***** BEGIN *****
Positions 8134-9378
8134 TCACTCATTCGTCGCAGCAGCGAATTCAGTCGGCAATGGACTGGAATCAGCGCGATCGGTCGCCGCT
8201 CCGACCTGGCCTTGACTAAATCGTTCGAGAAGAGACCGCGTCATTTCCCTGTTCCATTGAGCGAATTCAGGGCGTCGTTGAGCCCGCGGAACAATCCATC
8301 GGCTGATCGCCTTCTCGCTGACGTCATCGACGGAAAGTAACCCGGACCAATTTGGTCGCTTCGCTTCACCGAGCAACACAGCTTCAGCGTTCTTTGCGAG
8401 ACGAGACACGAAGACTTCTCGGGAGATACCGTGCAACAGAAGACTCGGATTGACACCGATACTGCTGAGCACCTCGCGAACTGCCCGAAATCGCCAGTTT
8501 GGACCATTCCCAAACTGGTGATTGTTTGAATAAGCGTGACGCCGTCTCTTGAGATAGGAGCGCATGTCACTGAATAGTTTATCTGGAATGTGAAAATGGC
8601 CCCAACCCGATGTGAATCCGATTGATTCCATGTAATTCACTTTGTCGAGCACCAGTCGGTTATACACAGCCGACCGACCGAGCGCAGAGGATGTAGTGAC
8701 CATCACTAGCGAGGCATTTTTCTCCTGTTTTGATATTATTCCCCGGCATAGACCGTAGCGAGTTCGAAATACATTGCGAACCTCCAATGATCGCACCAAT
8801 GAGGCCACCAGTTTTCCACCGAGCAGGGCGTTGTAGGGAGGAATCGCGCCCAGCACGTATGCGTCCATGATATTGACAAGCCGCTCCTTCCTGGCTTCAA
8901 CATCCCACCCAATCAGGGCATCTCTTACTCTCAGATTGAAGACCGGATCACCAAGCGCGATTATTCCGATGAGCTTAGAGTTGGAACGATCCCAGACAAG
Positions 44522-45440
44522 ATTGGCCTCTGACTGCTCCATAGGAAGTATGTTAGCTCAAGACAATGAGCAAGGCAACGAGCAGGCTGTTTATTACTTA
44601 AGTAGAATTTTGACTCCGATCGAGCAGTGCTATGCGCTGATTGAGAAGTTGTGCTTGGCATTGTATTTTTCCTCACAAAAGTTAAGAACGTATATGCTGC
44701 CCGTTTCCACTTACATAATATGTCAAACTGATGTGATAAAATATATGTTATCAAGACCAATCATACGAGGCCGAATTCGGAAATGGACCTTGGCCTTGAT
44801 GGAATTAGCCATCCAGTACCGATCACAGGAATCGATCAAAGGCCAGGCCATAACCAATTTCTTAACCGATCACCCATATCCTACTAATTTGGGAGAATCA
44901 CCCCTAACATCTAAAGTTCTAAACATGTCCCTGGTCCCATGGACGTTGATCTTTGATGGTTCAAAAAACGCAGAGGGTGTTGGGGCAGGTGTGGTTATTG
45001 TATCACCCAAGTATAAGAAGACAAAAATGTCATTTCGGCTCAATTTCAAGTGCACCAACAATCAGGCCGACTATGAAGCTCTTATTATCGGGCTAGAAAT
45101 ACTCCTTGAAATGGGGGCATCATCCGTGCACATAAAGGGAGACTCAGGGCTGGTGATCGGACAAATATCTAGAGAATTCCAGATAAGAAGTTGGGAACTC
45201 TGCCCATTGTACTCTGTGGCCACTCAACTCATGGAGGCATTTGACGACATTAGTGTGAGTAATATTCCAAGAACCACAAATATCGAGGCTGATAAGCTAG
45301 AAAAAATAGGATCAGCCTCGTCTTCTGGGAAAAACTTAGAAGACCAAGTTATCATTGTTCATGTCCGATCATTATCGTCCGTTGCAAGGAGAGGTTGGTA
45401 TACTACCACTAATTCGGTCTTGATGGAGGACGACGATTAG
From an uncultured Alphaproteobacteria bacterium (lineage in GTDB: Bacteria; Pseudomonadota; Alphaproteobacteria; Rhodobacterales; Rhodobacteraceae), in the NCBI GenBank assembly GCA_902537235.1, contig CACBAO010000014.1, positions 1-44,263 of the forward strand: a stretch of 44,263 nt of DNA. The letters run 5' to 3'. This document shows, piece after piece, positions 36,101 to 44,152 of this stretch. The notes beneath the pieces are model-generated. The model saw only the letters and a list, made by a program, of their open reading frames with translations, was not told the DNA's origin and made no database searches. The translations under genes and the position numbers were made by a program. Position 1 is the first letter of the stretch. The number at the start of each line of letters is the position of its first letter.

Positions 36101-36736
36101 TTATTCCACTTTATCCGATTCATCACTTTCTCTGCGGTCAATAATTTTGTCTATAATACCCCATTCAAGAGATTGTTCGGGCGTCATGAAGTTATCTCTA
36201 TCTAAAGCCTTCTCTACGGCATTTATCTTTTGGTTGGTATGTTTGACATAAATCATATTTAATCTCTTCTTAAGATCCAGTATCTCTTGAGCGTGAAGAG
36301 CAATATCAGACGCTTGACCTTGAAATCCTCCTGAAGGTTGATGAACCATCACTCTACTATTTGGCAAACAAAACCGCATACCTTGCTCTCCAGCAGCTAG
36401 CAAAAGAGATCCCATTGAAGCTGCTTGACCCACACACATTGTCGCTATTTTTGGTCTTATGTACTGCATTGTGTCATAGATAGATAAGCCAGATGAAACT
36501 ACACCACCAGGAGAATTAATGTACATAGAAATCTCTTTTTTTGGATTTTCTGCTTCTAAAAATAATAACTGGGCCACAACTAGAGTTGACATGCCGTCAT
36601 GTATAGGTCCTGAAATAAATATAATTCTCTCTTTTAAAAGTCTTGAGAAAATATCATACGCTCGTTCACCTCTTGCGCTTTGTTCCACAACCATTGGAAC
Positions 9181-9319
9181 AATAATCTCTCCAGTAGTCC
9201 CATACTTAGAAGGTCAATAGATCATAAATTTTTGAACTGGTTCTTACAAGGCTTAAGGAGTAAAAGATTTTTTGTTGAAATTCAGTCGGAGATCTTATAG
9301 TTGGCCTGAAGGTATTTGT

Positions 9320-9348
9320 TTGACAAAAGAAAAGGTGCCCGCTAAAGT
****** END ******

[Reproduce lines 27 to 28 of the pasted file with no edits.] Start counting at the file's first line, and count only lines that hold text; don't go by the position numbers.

36401 CAAAAGAGATCCCATTGAAGCTGCTTGACCCACACACATTGTCGCTATTTTTGGTCTTATGTACTGCATTGTGTCATAGATAGATAAGCCAGATGAAACT
36501 ACACCACCAGGAGAATTAATGTACATAGAAATCTCTTTTTTTGGATTTTCTGCTTCTAAAAATAATAACTGGGCCACAACTAGAGTTGACATGCCGTCAT